” It would have extended the timeline for several months,” she stated. A statistical issue, it is likely that a trial with twice the number of children would still miss a rare side effects. She said that post-vaccine reactions most often occur within the first two months following a shot. Therefore, it was unlikely that extending the follow-up would provide any insight.
Why would regulators risk a delay?
The challenge with clinical trials is that “you are essentially trying to predict the safety of a vaccine in billions of children by looking at its safety in thousands of children,” said Dr. Paul Offit, a vaccine expert at Children’s Hospital of Philadelphia.
Offit, who advises both the FDA and Centers for Disease Control and Prevention, stated that it is important to identify rare adverse reactions. Even if a dreadful side effect occurred in only 1 in 1 million kids, it could mean vaccine-related hospitalizations or death for as many as 120 children in the U.S. This is all.
But in a pandemic where children are being admitted to hospitals at increasing rates, it can be costly to prolong trials in the hope of catching faint safety signs. Offit stated that it was frustrating that the children were able to return to school, but that they have not been vaccinated.
Is the FDA looking for something specific?
Yes. Regulators are particularly keen to know more about a condition called myocarditis, which is swelling or inflammation of the heart muscle.
Seen mostly in boys and men younger than 30, the symptoms were generally mild and went away in a few days either on their own or with over-the-counter medication. It is not known what long-term effects a mild case may have of myocarditis.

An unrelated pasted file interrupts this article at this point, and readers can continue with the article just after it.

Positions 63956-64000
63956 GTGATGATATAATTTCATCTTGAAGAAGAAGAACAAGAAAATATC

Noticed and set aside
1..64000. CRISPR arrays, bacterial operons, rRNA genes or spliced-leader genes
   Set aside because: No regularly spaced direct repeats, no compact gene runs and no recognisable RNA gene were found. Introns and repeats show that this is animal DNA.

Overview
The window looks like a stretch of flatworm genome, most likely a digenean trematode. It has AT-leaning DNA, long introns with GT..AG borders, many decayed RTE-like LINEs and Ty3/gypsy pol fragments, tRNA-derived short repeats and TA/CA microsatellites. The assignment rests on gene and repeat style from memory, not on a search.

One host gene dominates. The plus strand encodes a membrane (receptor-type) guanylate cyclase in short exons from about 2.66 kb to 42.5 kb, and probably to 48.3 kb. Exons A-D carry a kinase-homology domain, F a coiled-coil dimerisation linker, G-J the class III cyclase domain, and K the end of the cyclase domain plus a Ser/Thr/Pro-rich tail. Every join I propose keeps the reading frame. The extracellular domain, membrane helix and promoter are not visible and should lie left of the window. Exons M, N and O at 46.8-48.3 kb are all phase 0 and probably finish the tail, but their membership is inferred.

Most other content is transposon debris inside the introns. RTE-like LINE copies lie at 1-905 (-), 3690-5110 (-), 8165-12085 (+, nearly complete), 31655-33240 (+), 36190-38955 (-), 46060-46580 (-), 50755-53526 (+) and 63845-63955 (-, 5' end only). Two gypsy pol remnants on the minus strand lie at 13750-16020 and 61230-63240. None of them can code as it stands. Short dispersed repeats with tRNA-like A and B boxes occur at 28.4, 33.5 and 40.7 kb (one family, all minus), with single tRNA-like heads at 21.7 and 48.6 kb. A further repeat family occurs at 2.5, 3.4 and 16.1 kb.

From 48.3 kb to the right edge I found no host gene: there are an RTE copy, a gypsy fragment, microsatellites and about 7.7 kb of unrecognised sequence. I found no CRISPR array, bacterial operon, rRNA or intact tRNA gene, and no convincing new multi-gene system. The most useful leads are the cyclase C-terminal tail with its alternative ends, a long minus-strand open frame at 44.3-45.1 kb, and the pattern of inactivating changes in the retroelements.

At the same time, myocarditis is often seen in children and young adults who are hospitalized with COVID-19 — so preventing the disease with a vaccine may be a net gain. Research is ongoing, and pediatricians are unsure whether younger boys would be as prone to the side effects as their older brothers. After a June briefing, a CDC advisory panel recommended that all eligible adolescents receive the vaccine. The panel advised that anyone who develops myocarditis following a first dose of the vaccine should delay their second dose until their condition is better understood or they have recovered.
Is that it?
There’s always the possibility of an entirely unforeseen side effect, such as the blood clots that emerged in a vanishingly small number of younger women who received the J&J vaccine. Although administration of that vaccine was briefly paused while the risk was investigated, shots were quickly resumed.
In the middle of a pandemic it is best to wait until after the vaccine has been approved and large numbers of people have started getting it.
” This wait-and-see approach assumes you know what you are waiting for,” Maldonado stated. “We don’t have the luxury to wait three to five years for whatever magical endpoint might appear.”
She said that as long as children are not vaccinated, the virus will be transmitted to them and the pandemic continues.
Won’t the FDA’s extra scrutiny ensure that vaccines are safe for kids?
Medical ethicists insist on a high level of safety when administering vaccines, especially for children. Even though vaccines are given to healthy individuals, they may never be exposed to the disease-causing pathogen. That’s why there is no tolerance for vaccines that are risky in the best of times. But now, regulators face a quandary.
Public mistrust continues to suppress vaccine uptake and to drive COVID-19 hospitalizations. Will the FDA increase its efforts to detect side effects of vaccines? Will it undermine faith in vaccines and chase down problems that might be harmless?